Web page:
The human gut is home to thousands of species of bacteria. This community of bacteria is formed in succession – bacteria that are well adpated to the infant intestine colonise first, they alter the environment to allow other different types of bacteria to come in. Much like in a pyramid formation in gymnastics, the stability of the community depends on each member being in it’s optimal position.
Streptococcus is a genus of bacteria that is spherical in shape. It grows in pairs or in chains (hence the cartoon). Multiple strains of Streptococcus are found as part of the normal microbiome – in the mouth, lower respiratory tract and the intestine. Whilst these do not cause a problem, some strains of Streptococcus (e.g. Streptococcus pyogenes) can cause inflammation.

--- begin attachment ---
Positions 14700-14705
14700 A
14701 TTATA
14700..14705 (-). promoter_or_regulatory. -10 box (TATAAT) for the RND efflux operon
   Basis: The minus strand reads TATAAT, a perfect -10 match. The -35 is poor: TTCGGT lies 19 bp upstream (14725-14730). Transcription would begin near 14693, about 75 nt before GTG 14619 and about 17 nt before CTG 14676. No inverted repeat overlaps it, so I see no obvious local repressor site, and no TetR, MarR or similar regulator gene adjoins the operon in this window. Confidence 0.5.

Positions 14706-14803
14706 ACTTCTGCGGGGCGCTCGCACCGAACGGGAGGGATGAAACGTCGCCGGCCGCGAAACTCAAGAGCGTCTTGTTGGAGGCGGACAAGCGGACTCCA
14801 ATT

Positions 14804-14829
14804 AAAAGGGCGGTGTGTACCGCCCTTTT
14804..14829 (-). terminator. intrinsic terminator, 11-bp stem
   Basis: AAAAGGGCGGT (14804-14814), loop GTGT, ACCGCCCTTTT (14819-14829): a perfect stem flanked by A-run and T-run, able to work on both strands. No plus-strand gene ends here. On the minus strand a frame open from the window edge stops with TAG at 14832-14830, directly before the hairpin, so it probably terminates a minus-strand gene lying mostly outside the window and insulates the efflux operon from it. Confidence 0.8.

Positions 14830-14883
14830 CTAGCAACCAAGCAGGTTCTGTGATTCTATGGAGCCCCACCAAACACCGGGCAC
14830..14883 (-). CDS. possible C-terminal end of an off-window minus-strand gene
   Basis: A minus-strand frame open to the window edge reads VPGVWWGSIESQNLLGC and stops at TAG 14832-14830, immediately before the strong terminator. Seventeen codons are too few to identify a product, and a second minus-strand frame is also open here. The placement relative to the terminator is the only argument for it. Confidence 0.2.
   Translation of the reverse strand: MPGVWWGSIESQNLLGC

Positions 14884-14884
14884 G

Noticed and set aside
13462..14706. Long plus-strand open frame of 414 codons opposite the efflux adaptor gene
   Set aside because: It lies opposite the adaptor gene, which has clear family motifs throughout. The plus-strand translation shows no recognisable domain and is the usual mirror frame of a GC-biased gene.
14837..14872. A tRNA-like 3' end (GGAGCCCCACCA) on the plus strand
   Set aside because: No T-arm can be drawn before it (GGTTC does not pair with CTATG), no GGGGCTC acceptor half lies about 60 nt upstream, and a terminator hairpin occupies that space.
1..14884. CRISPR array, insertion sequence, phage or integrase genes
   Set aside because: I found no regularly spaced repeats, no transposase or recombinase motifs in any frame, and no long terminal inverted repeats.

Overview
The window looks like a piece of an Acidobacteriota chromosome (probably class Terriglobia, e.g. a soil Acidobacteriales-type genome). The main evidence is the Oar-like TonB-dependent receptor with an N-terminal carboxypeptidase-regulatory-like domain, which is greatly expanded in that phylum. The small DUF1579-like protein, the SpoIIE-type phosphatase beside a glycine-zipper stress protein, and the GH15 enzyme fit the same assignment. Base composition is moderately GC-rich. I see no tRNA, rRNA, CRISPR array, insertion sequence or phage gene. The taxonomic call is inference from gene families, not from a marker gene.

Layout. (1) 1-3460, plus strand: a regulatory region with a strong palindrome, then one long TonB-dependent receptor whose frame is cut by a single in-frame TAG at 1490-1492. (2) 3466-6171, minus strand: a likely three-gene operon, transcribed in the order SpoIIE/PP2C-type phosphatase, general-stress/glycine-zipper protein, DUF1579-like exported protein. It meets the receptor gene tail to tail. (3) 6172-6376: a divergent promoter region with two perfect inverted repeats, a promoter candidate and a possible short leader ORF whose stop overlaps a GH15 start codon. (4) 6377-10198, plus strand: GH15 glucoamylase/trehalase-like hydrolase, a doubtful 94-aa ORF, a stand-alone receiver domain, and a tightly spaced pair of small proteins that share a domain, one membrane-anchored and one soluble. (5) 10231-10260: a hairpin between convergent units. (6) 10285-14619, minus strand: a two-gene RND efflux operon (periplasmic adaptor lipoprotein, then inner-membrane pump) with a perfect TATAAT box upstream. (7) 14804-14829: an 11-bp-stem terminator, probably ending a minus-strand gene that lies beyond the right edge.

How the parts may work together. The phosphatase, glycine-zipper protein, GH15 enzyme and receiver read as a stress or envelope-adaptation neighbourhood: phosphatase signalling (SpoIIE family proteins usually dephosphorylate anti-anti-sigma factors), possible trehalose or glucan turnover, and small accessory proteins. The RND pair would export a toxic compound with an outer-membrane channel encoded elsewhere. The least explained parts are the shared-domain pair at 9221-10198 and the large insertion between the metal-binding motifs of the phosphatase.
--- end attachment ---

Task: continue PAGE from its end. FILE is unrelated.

Immunoglobulin A (IgA) is a type of antibody that is secreted in high amounts at mucosal surfaces – including the gut! It is important in defence against pathogens, stopping them from getting through the gut wall. It also has a complex role in regulating the commensal microbiome.
Cross-feeding is the process by which one type of bacteria utilises the breakdown products of a different type of bacteria. For example, the bacterium Bifidobacterium adolescentis breaks down sugars and produces acetate. A second bacterium, Faecalibacterium prausnitzii, then uses this acetate for its own growth and produces the short-chain fatty acid,